PSEG-LI Plans Initiatives to Aid Small Businesses, Racial Justice

PSEG announced two initiatives Friday, to assist small business and another to address racial inequitis.

PSEG and the PSEG Foundation announced the launch of the Powering Equity and Social Justice initiative and a $1-million commitment to support organizations that address racial injustice, inequality and human rights in communities of color. The Powering Equity and Social Justice initiative will provide philanthropic support to organizations in New Jersey, New York and anywhere PSEG operates.

On Long Island, PSEG-LI’s new Main Street Revitalization grant will continue helping small businesses adjust to new public health requirements as commercial districts reopen for business. The program will offer funding of up to $5,000 to a Chamber of Commerce or Business Improvement District.

The grant, which will reimburse these groups, is to be used for, but not limited to, outdoor seating, outdoor tables, outdoor lighting, durable safety materials, and signage.

PSEG said it was reaffirming its pledge to increase its business with diverse suppliers – those owned by minorities, women, veterans, service-disabled veterans and LGBTQ+ entrepreneurs – to at least 30% of the company’s applicable supplier spend by 2023.

“These initiatives and commitments provide an opportunity for PSEG to take action and stand in solidarity with our customers, communities and employees in pursuit of needed change,” said Ralph Izzo, PSEG chairman, president and CEO. “By supporting organizations that champion justice and social equity, and by increasing support for our growing network of diverse suppliers, we hope to foster change and make a difference in the many diverse communities we serve.”

The new Powering Equity and Social Justice initiative is designed to support  organizations that work to address racism and advance social and economic equity for communities of color. PSEG also is seeking to develop and strengthen partnerships with organizations dedicated to social justice and building bridges between law enforcement and communities.

“PSEG has always had a unique and special relationship with the communities we serve, and today we take this a step further by more directly powering equity and social justice to address the prejudice, hate and injustice we too often observe,” said Rick Thigpen, PSEG’s senior vice president for Corporate Citizenship and president of the PSEG Foundation. “When one of us is impacted in the PSEG community, we are all impacted. Therefore, it’s vital that we all join together to act and build a framework of equity, compassion, and respect that will truly benefit us all. For that reason, our company stands ready to support organizations that address racial injustice, inequality and human rights in communities of color in order to build a brighter future for everyone.”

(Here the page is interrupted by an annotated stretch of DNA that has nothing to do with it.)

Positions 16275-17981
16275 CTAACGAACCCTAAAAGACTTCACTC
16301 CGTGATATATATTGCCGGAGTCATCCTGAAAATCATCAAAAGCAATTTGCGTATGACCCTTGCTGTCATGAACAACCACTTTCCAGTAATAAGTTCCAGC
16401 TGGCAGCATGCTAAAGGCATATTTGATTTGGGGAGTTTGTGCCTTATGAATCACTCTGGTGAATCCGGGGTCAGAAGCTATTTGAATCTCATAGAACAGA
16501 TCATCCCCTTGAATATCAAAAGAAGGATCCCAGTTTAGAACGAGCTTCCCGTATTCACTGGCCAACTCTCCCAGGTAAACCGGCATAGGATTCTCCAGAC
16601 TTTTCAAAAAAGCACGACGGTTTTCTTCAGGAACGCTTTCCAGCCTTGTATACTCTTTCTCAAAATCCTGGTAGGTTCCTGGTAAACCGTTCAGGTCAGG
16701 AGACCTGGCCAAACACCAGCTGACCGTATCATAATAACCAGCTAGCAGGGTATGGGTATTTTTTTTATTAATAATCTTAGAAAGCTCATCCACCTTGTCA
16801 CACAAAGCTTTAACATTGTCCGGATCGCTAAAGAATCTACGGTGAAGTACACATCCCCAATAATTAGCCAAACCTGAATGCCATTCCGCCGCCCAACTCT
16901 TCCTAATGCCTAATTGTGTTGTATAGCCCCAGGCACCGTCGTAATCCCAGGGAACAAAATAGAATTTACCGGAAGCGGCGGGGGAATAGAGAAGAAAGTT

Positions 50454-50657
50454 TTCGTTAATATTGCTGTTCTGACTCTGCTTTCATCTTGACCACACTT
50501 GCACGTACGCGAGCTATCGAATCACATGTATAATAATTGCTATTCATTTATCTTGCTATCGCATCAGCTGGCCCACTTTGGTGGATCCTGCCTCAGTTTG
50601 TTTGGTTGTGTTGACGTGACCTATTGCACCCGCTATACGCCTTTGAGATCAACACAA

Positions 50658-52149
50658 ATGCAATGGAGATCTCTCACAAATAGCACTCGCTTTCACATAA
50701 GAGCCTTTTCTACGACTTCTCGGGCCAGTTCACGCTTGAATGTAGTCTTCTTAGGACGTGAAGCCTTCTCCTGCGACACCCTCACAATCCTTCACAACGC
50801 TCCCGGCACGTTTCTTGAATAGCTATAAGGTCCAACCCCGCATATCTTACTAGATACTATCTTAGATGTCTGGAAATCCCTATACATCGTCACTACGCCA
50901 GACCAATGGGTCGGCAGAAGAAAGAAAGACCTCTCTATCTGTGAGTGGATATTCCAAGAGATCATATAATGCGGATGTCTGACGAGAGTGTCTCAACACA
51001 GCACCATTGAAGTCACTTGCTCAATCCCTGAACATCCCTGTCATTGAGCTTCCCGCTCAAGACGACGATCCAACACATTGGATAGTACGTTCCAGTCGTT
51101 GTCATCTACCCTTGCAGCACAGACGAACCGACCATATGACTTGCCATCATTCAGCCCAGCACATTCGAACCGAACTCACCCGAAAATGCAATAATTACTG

PSEG’s increased supplier diversity goals will help to foster access to  equitable opportunities. PSEG has developed relationships with a broad base of diverse suppliers, which includes those owned by minorities, women, veterans, service-disabled veterans and LGBTQ+ entrepreneurs.

“PSEG helps drive the economies of the states where we do business,” Izzo said. “It’s critical that our suppliers represent our incredibly diverse customers and communities.”

During the past year, the company has conducted diversity and inclusion training for its leaders and employees. In recent weeks, the company has fostered critical and candid conversations across its workforce. For the first time, PSEG  provided every employee with paid time off Friday in recognition of the Juneteenth holiday.

  PSEG said Friday that the new Main Street Revitalization grant to continue helping small businesses adjust to new public health requirements as commercial districts reopen for business. The program will offer funding of up to $5,000 to a Chamber of Commerce or Business Improvement District.

The grant, which will reimburse these groups after the purchases are made, is to be used for, but not limited to, outdoor seating, outdoor tables, outdoor lighting, durable safety materials, and signage.

PSEG Long Island’s Main Street Revitalization grants support projects that will stimulate economic activity in downtown business districts on Long Island and in the Rockaways. 

“We created the Main Street Revitalization Program because we know that small businesses are the backbone of Long Island’s economy. If they thrive, we all thrive,” said John Keating, manager of economic development for PSEG Long Island. “The pandemic has affected businesses in many ways, and the intent of this new program is to help them succeed, as our communities reopen for business.”

                       

 

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